You lived through fiscal cliff, but are you dropping off the fitness cliff? Gold’s Gym did a study to see how long new gym membership sign ups lasted after New Year’s Eve and tracked the biggest drop off in attendance to February 7th, which they deemed Fitness Cliff Day.
Why the sudden lack of interest in getting fit after just 38 days of a lifestyle change? Belisa Vranich, PsyD, a clinical psychologist and author explains, “A lot of people have a mindset where they think, ‘Well, I just went through this 30-day ordeal, and now it’s not working.'”
Vranich makes a good point. We’re surrounded every day by tempting foods and exhaustive schedules. Takeout is a lot more convenient than cooking healthy, and watching TV on the couch sounds much more appealing than an hour huffing and puffing on the treadmill after a long day at work.
Vranich cautions that permanent changes take more time to stick with and recommends these four tips to keep you making healthy choices all year long.
1. You Need to Eat!
If you want to lose weight, you may think limiting your food intake is one way to start. But there’s a difference between cutting back and cutting off. Vranich says when you starve yourself you’re more inclined to make poor food choices and binge on high-calorie foods. She suggests packing nutritious snacks for work like almonds, Greek yogurt, string cheese, and fruit. If you’re going to be on the road for several hours, pack foods that travel well like protein bars, apples, beef jerky, and plenty of water.
2. Have a Backup Plan
There are roadblocks to every carefully thought-out plan of action, and don’t let anyone tell you differently! The trick is to have a backup. Maybe you wanted to take your workout outdoors but it rains instead. Head to the nearest gym or an outdoor venue with an overhang and you can do some circuit training. Your favorite healthy restaurant dish has been discontinued? We hate that! Discuss possible variations of it with your server and see what the chef can whip up for you.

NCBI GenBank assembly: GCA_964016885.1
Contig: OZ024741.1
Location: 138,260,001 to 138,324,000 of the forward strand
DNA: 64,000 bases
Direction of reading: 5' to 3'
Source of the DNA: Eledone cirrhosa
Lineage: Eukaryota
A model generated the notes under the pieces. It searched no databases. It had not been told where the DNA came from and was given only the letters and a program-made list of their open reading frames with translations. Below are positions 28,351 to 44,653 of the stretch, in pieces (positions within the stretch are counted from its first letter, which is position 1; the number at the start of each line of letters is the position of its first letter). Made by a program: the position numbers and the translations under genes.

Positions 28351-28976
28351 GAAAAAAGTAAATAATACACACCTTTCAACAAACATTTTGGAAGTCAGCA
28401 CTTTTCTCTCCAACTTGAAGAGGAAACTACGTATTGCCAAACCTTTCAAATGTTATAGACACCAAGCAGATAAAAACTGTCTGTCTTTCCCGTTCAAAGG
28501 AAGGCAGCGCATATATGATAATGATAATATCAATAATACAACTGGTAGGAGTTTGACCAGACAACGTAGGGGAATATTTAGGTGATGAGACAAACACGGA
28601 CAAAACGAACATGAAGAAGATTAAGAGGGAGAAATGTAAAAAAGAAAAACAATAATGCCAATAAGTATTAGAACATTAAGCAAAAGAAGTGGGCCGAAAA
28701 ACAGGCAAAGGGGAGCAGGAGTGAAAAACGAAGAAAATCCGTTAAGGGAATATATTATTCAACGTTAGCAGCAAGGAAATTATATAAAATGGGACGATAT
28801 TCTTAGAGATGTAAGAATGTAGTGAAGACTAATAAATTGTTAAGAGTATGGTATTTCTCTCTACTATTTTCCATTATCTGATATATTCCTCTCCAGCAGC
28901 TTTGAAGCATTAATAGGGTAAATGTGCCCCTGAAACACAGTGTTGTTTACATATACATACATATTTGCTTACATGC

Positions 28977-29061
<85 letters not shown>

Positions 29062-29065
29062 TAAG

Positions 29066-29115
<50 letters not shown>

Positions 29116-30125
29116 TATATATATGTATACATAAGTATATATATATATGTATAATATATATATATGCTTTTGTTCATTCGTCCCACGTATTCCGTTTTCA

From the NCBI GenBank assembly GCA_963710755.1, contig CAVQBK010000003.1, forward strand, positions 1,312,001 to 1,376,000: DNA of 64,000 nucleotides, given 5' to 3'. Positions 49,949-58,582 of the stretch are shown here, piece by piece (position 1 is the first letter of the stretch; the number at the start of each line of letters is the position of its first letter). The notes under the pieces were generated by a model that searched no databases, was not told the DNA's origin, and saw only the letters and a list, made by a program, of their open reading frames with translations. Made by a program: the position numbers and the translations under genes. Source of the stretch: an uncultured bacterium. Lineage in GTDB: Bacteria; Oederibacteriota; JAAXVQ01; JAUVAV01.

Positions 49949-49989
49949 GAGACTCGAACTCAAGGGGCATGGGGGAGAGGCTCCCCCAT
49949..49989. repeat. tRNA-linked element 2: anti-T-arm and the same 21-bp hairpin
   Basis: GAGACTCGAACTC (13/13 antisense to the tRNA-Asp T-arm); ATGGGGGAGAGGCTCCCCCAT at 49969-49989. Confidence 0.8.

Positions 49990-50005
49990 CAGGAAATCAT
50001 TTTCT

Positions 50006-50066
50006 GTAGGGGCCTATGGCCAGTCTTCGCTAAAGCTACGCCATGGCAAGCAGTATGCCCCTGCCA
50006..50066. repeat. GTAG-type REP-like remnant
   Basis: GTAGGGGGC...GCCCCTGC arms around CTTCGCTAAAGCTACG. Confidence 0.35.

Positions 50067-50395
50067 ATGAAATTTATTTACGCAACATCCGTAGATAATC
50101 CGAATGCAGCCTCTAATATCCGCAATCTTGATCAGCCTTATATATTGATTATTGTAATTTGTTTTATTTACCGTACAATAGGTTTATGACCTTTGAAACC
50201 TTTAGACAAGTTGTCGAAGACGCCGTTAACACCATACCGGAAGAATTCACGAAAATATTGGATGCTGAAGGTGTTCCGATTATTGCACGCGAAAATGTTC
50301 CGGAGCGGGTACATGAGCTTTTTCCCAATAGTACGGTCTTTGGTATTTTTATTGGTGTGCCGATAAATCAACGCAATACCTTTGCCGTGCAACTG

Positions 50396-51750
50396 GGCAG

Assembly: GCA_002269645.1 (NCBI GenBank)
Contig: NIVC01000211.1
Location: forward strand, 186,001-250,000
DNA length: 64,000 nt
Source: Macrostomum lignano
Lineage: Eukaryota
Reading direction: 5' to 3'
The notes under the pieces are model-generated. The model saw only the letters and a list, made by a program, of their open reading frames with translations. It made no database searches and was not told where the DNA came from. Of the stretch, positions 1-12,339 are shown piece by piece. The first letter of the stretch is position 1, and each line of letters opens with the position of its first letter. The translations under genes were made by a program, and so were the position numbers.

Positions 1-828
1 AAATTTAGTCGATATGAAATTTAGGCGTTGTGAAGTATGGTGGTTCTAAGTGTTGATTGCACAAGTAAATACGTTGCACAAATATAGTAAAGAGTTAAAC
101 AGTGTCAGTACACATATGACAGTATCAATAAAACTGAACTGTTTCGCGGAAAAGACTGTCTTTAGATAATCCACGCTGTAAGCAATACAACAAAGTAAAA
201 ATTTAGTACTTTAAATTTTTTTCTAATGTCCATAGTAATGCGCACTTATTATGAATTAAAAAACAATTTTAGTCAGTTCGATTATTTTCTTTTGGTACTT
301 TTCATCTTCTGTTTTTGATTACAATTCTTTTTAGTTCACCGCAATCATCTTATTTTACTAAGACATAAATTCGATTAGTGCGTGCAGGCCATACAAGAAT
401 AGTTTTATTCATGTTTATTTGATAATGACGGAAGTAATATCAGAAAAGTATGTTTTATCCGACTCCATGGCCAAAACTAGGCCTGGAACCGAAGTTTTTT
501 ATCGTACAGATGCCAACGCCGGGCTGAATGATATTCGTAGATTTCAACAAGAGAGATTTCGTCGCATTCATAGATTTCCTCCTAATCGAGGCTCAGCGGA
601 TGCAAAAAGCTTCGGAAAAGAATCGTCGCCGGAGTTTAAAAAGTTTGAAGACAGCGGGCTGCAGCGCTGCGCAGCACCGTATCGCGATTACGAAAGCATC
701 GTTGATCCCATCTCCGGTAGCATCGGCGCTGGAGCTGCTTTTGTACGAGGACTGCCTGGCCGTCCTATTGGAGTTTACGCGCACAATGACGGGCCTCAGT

3. Use Control Words
There are certain words that can trigger a resolution relapse like “I can’t” or “I deserve.” If you feel deprived from something you’re more likely to overindulge. Try re-framing your word choices. “I don’t eat donuts because they don’t keep me full until lunch.” Or “I can always go back for seconds if I’m still hungry.” The control is always with you just give yourself permission to say “no,” or “not now.”
4. Make Exercise a Treat
If you dread something you’re not going to stick with it long-term. Choose something you’ll look forward to doing every day. Vranich says be realistic about your limits and your schedule. If you’re not an early riser, a 5:30am boot camp class probably isn’t your best option. But a noon cycling class may be just the ticket to getting through the day. Buddy up with a neighbor, friend, or co-worker to socialize at the same time.